The Da Vinci XI is a specialist robot
Feb 2, 2015
The Robot operated by surgeons which has the ability to make extremely small incisions. The advance means patients previously requiring invasive surgery with long recovery times can now undergo more delicate treatments.
Surgeons at The Royal Marsden, the hospital where the Da Vinci XI has been trialed, say the machine pushes the boundaries of modern surgery and will vastly enhance cancer treatment.
Dr Pardeep Kumar, consultant urological surgeon at the hospital, explained the robot’s main function.
“[The surgical robot] acts as an extension of the surgeon’s hands and allows us to carry out complex surgeries through tiny incisions. It miniaturizes the movements of the surgeon who control it.”
“Our patient today has cancer of the colon and they’ve had several surgeries in the past. That means usually we would tackle this operation with a large open incision that extends from the ribs right down to the belly button.”
He praised the “control and accuracy” of the machine. The technology means patients can “wake up from surgery with little or no pain and recover incredibly quickly.”
Patient cured of Ebola in Germany treated with biofiltration device
November 14, 2014
A Ugandan man hospitalized in Germany for the Ebola virus was treated with a biofiltration device that the creators believe will change the landscape in the fight against viral pathogens.
The Aethlon Medical team has created a device called the Hemopurifier, which works on the established infrastructure of dialysis machines already located in hospitals and clinics.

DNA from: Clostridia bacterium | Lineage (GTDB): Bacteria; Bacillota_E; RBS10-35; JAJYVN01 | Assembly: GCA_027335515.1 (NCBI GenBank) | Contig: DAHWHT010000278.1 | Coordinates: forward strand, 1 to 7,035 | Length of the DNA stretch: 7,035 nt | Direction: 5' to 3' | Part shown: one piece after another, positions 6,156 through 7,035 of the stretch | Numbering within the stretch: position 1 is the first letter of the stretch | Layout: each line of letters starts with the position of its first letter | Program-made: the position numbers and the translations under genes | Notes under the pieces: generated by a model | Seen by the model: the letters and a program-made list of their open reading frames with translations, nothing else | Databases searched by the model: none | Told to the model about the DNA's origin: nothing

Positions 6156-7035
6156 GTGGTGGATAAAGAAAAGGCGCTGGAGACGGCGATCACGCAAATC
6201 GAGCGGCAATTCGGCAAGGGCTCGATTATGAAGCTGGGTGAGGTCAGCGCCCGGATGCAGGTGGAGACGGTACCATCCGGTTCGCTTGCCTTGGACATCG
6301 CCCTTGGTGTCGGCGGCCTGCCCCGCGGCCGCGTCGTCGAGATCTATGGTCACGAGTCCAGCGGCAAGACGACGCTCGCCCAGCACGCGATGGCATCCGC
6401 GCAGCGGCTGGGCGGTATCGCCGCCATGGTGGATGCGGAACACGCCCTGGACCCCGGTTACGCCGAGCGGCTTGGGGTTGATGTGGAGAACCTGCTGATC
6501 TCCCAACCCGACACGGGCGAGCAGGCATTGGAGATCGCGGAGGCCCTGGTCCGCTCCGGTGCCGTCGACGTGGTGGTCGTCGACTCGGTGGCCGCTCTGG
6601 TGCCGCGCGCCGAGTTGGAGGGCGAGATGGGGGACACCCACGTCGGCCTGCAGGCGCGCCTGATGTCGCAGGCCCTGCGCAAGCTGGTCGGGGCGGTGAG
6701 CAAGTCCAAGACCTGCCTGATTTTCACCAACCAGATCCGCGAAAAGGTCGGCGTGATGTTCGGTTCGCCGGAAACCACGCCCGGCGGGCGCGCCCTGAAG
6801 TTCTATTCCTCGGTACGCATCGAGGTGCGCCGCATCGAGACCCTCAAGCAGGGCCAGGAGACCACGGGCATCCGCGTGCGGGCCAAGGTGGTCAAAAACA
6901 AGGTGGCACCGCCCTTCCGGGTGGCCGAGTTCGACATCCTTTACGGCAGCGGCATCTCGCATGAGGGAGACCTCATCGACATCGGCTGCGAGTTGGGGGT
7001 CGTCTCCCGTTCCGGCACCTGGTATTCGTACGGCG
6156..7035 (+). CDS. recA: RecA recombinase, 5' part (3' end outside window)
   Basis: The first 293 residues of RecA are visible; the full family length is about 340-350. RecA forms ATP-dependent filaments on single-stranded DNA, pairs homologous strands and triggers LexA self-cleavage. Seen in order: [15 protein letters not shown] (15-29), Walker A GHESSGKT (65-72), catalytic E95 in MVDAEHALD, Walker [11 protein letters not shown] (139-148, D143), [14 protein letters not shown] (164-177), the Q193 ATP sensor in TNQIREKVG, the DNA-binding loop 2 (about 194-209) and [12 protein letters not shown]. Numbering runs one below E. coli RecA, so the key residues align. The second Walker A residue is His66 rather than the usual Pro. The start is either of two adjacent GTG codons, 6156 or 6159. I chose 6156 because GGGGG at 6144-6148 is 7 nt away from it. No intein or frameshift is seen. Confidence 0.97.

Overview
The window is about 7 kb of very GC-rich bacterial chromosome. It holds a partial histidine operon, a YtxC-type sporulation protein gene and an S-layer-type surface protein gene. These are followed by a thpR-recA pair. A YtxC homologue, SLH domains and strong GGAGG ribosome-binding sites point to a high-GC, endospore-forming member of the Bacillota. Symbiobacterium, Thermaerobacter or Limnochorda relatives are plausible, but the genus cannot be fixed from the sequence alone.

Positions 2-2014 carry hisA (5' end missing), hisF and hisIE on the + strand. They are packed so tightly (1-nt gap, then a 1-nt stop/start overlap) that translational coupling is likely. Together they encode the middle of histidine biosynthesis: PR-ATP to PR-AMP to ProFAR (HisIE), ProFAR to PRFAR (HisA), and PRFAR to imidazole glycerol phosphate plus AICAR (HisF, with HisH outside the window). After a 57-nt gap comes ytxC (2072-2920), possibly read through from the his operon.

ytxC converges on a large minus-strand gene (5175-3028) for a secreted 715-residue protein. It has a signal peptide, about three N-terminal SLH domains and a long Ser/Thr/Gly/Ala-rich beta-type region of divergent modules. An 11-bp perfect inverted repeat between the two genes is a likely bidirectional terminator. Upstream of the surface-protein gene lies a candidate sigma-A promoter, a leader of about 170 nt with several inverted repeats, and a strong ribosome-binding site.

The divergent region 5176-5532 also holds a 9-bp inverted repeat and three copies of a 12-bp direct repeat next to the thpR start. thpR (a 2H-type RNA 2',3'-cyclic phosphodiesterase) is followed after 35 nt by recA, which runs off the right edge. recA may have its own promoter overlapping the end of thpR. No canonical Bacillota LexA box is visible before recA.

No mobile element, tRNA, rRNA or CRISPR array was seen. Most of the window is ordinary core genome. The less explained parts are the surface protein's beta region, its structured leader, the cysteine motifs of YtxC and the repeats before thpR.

March 29, 2014
Cancer Gene Therapy and Cell Therapy
Cancer is an abnormal, uncontrolled growth of cells due to gene mutations and can arise in most cells. No single mutation is found in all cancers. In healthy adults, the immune system may recognize and kill the cancer cells; unfortunately, cancer cells can sometimes evade the immune system resulting in expansion and spread of these cancer cells leading to serious life threatening disease. Approaches to cancer gene therapy include three main strategies: the insertion of a normal gene into cancer cells to replace a mutated gene, genetic modification to silence a mutated gene, and genetic approaches to directly kill the cancer cells.
Furthermore, approaches to cellular cancer therapy currently largely involve the infusion of immune cells designed to either (i) replace most of the patient’s own immune system to enhance the immune response to cancer cells, (ii) activate the patient’s own immune system (T cells or Natural Killer cells) to kill cancer cells, or (iii) to directly find and kill the cancer cells. Currently multiple promising clinical trials using these gene and cell based approaches are ongoing in patients with a variety of different types of cancer. The strategies, associated challenges, and clinical trial progress are summarized here.
A British surgeon has used 3D scanning and 3D printing techniques to create a new pelvis for a patient who had lost the whole right side of his pelvis to cancer.
The patient in his sixties had been diagnosed with a rare bone tumour called chondrosarcoma. “Since this cancer does not respond to drugs or radiotherapy, the only option was to remove half of the pelvis,” said Craig Gerrand to Telegraph, a consultant orthopaedic surgeon at Newcastle Upon Tyne Hospitals NHS Trust.
Surgeon Craig Gerrand with a model of a half-pelvis | Image: Telegraph
With traditional methods the patient’s pelvis would be replaced by hand-made implants that do not fit perfectly, so Gerrand offered the patient innovative reconstruction using 3D printing. Gerrand and his team scanned the patient’s pelvis allowing them to measure exactly how much bone would be removed. Then the 3D scans were processed and sent to British company Stanmore Implants in Elstree. Specialists at Stanmore Implants used 3D printing to make a bespoke model of a half-pelvis in titanium powder.